Tutorial

What is Exposure Compensation in Photography?

Almost every digital camera available in the market come with a wide array of automatic shooting modes. Herein the camera decides the exposure settings on behalf of the user. However, even though cameras are programmed to set the perfect exposure, not always will the camera correctly expose the photograph. In photography “exposure” is a term to justify that the photograph is not too bright or too dark. A balanced exposure means the photograph is pleasing to the eyes and subject is perfectly identifiable.

However, the as practically there is unlimited variation of light patterns both naturally and artificially, it is impossible for a camera to perfectly expose every time. So, the camera manufacturers to avoid the dissatisfaction of users makes an inbuilt exposure correction tool available. It gives the photographer a good amount of control by alleviating miscalculations done by the camera.

The exposure correction tool is Exposure Compensation – which gives an easy way to correct improper exposures done by the camera. There is a sliding scale in found on most digital cameras. Usually it ranges from -3.0 on the left to +3.0 to the right. There will be an indicator on the scale which shows the amount of exposure compensation made. If the indicator is set to zero, there camera will make an exposure as perceived by metering without taking any input from you. If you find the exposure made by the camera is dark, you can override the settings by adjusting the compensation level towards plus. Whereas if the camera made a brighter exposure, you have to dial in a minus compensation. In both ways, you are telling the camera that you are not completely satisfied with the settings made by the camera and you are adjusting it slightly.

How Exposure Compensation works?

In the first example we try to photograph a girl in front of a blackboard. In this scenario the camera sees all those dark colours and will try to properly expose by overexposing, but it will make the girl to be overexposed as well as seen on the resulting photograph on the right.

In the second example a boy is in front of a whiteboard. Since there is a lot of white, it forces the camera to properly expose the scene by underexposing the scene, but it will make the boy to be underexposed as well as seen in the resulting photograph on the right.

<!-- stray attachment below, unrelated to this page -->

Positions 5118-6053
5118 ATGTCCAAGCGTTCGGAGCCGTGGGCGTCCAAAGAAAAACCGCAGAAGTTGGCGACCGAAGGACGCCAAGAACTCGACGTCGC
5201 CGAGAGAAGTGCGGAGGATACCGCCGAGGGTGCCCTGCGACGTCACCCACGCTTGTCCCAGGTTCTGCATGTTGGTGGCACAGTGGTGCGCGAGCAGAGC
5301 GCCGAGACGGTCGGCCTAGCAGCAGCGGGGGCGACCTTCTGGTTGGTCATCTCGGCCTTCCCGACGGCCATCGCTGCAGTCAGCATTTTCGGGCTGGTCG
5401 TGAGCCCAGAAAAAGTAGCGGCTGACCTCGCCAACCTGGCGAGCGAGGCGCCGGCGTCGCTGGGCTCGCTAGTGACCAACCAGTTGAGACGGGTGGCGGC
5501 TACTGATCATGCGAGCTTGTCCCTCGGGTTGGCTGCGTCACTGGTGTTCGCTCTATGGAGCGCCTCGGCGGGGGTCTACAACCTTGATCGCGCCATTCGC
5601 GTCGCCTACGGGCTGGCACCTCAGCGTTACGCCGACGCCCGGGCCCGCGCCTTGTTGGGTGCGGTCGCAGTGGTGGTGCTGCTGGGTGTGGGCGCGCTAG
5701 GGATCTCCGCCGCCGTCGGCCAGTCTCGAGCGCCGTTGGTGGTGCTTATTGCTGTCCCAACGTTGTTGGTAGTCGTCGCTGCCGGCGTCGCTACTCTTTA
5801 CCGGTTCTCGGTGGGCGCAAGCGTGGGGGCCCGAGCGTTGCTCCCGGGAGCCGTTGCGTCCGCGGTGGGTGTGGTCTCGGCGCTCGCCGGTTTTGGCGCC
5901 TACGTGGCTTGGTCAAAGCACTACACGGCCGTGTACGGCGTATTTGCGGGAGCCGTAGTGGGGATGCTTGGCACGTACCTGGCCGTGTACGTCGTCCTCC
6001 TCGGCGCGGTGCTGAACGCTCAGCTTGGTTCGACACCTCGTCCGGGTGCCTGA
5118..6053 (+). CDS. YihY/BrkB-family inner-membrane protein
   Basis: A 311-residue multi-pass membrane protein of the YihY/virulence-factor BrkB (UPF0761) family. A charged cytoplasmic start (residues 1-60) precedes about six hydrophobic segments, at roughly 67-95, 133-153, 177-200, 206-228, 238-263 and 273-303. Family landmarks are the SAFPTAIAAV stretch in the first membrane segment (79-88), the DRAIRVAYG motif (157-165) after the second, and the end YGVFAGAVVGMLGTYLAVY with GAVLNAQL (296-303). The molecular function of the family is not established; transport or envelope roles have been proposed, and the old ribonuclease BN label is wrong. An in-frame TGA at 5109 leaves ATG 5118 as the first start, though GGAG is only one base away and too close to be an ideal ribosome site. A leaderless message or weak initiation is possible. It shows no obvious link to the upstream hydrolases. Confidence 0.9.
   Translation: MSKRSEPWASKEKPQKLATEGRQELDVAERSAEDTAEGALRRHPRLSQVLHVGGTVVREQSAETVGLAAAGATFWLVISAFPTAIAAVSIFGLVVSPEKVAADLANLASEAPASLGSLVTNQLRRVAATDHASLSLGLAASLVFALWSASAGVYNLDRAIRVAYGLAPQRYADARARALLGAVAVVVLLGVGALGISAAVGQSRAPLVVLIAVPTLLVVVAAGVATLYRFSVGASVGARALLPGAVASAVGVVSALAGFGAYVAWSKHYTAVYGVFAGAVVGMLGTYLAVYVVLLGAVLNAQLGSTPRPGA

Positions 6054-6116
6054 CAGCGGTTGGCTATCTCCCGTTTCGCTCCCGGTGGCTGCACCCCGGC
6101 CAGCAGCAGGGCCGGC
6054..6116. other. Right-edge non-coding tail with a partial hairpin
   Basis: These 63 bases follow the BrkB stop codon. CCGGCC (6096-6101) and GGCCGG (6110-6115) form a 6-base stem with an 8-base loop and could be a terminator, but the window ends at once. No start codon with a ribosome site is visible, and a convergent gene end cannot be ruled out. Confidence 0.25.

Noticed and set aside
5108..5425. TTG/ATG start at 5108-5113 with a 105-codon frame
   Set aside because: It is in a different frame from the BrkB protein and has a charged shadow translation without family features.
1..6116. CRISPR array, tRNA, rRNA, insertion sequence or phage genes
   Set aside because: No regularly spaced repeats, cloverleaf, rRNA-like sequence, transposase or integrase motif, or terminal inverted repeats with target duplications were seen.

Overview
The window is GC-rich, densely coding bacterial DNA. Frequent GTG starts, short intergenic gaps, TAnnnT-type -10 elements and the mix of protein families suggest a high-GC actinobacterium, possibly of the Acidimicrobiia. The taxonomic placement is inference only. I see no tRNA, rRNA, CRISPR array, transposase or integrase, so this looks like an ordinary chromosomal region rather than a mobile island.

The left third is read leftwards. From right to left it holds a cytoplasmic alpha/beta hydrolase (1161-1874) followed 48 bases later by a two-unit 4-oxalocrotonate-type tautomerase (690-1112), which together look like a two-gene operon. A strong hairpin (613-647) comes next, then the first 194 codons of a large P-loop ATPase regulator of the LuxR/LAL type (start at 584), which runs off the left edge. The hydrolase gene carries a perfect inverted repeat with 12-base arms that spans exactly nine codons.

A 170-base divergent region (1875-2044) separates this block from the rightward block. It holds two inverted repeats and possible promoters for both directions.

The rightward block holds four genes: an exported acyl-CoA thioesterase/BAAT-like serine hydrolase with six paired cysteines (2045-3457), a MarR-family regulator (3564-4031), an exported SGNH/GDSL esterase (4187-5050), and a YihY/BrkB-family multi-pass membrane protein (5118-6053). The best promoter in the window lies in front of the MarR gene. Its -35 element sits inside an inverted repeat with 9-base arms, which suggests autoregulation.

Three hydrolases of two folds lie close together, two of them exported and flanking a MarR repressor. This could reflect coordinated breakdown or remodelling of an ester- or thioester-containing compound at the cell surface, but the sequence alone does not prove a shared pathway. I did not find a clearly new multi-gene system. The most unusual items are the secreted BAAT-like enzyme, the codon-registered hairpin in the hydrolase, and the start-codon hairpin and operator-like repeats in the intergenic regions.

In both the above examples the camera tried to adjust the scene for a perfect exposure but the resultant images were either overexposed or underexposed due to the presence of the darker or lighter background. Here, comes the utility of the Exposure Compensation tool. If you see the photograph is overexposed you need to dial in the negative numbers to set the right exposure or the positive numbers if the photograph is underexposed. The Exposure compensation tool gives you the power to override the exposure interpreted by the camera.

Why cannot a Camera always perfectly expose?

A camera’s exposure meter is always calibrated at Middle Gray level, which means the gray color that is in the middle between complete white and complete black and reflects 18% of the incoming light. See image below:

When you point your camera at your subject and take a meter reading, the meter will consider the intensity of light being read as middle gray. This creates exposure issues in the resultant photographs.

As in the first example if a scene has dominating black subject (the blackboard) the camera exposure meter will consider this black subject as middle grey and hence the subject will be over exposed as seen on the right of the illustration. Therefore to overcome this problem, we need to decrease the exposure so that black subjects look black.

A similar miscalculation occurred in the second example where there is a dominating white subject (the whiteboard) and the exposure meter treats white as gray in the image and hence the subject was underexposed as seen on the right of the illustration. Here to overcome this problem, we need to increase the exposure so that the white subject look white.

Exposure Compensation and Semi-Automatic Camera Modes

Exposure Compensation is a way to alter any exposure while shooting in Program, Aperture Priority or Shutter Priority modes.

In Program mode the camera can adjust the aperture or shutter speed in order to accommodate the adjustments you make in Exposure Compensation. Let us say a your camera has metered a scene at f/8.0 and 1/500s, then if you make an adjustment of +1 EV on the Exposure Compensation dial, it may result in a setting of f/8 and 1/250s or f/7.1 and 1/500s. By dropping the shutter speed to 1/250s, the camera doubled the amount of light reaching the sensor (because the exposure lasts for twice as long). Likewise, by opening the aperture to f/7.1, the camera doubled the amount of light reaching the sensor (because the aperture was opened a full stop).

In Aperture Priority mode, the Aperture is controlled by you. Accordingly the camera will adjust the Shutter Speed based on the Exposure Compensation. For the above example, where the camera metered the scene at f/8.0 and 1/500s, with +1 EV, the camera will change the shutter speed to 1/250s.

In Shutter Priority mode, the Shutter Speed is controlled by you. The camera will adjust the Aperture based on the Exposure compensation. Using the same example, where the camera metered the scene at f/8.0 and 1/500s, with +1 EV the aperture will be set to f/7.1.

It may be noted that in both Aperture Priority and Shutter Priority modes, the camera may also adjust ISO if you have the ISO set to automatic mode.